Recommendations to engage with UN Special Procedures

Some of the recommendations had to do with other United Nations procedures:

  • Ghana and Hungary, Japan, Montenegro, the Netherlands, Slovenia, and Uruguay recommended that Ethiopia permit visits from all UN special procedures mandate-holders.
  • The United States called on Ethiopia to allow the Special Rapporteur on the Rights to Freedom of Assembly and Association to conduct a country visit, and the United Kingdom recommended that Ethiopia invite the Special Rapporteur on Torture to visit the country.
  • Spain also urged Ethiopia to respond to individual communications from special procedures mandate-holders.

The Oromo diaspora may want to use some of these special procedures, described in more detail in our chapters of Paving Pathways on UN advocacy and capacity-building, to submit urgent action letters and request country visits to investigate the situation on the ground in Oromia.

What’s next?
The Ethiopian Government will have several months to examine the recommendations, but then it will have to say definitively whether it accepts or rejects each one. Civil society in Ethiopia, with support from the diaspora, can then lobby for implementation of any accepted recommendations. And the diaspora can engage in remote monitoring of rejected recommendations to continue to shed light on ongoing human rights violations.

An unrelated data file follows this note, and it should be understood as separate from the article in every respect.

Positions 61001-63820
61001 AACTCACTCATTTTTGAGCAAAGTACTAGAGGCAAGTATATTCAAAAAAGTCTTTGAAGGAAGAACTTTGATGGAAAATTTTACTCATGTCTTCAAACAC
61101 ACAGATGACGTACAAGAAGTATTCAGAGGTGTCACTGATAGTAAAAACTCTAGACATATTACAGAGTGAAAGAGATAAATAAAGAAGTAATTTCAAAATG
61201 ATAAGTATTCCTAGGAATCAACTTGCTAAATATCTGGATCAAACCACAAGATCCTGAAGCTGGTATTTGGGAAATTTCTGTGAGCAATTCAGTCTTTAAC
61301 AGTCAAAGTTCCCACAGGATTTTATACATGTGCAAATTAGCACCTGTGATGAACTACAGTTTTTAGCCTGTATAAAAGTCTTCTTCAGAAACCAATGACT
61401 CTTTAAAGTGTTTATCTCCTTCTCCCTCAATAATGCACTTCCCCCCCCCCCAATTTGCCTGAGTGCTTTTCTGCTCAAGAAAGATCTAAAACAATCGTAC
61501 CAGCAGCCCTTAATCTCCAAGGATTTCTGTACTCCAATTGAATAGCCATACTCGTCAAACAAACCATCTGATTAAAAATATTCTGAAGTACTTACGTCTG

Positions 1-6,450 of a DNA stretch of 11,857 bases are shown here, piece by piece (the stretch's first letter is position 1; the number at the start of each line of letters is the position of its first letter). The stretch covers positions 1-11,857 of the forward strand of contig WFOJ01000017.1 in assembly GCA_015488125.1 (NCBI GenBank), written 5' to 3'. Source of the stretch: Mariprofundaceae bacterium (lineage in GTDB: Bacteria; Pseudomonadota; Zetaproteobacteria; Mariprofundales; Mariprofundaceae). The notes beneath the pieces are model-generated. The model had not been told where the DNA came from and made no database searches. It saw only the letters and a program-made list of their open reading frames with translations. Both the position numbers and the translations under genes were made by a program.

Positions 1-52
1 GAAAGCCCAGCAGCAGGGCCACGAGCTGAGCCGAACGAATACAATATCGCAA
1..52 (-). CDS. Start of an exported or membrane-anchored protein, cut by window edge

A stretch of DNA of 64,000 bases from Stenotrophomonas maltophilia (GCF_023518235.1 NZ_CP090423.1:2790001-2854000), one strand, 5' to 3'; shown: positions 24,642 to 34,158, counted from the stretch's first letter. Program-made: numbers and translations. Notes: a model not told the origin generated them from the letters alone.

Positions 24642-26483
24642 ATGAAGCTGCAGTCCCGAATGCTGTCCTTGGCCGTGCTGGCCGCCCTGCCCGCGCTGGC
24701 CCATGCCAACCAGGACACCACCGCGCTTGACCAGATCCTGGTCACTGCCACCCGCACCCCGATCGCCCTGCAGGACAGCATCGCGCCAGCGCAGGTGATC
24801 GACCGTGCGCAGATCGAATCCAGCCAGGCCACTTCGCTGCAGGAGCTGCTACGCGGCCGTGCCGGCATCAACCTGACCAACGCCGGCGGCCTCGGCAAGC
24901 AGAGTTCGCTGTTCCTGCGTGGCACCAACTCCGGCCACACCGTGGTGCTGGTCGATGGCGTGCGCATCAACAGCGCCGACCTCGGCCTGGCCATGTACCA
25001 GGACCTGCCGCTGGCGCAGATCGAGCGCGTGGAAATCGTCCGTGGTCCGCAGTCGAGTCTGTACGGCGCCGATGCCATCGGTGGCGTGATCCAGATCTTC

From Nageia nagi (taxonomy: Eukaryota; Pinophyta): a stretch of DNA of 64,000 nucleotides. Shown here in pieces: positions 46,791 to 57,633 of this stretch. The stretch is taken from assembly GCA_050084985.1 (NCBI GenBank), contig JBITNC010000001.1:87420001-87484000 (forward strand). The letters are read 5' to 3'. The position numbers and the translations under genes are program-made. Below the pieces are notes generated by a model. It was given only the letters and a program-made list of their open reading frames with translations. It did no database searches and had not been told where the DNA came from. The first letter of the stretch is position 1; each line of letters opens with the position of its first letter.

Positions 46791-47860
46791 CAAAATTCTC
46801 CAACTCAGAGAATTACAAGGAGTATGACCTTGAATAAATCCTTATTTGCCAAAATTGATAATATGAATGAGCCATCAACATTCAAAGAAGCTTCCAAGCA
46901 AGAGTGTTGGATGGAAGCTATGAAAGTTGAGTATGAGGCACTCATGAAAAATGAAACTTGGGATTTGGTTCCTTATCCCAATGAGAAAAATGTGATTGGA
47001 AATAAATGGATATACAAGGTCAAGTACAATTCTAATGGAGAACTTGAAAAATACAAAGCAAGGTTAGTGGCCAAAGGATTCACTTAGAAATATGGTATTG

There’s also an upcoming opportunity for advocacy at the United Nations specifically relating to the rights of children in Ethiopia. Ethiopia has ratified the Convention on the Rights of the Child, and July 1 is the deadline for civil society groups to share information with the human rights experts on the Committee on the Rights of the Child as they prepare for their 2015 review of Ethiopia. Oromos in the diaspora who are concerned about students in Oromia who are under age 18 and who have faced violence, threats, and arrests because of their participation in protests may want to engage in more systematic remote monitoring and then write a report to bring the issue to the attention of the Committee. They may also want to raise other human rights concerns relevant to children in Ethiopia.

Advocacy at the UN is a long process, but when governments stifle dissent and ignore civil society, sometimes international pressure can prompt incremental reforms. Persistent advocacy from diaspora groups is essential to the process.  The Oromo diaspora is up to the task. We know, after all, that the Oromo people are particularly talented distance runners and can run the marathon needed to improve human rights in Ethiopia.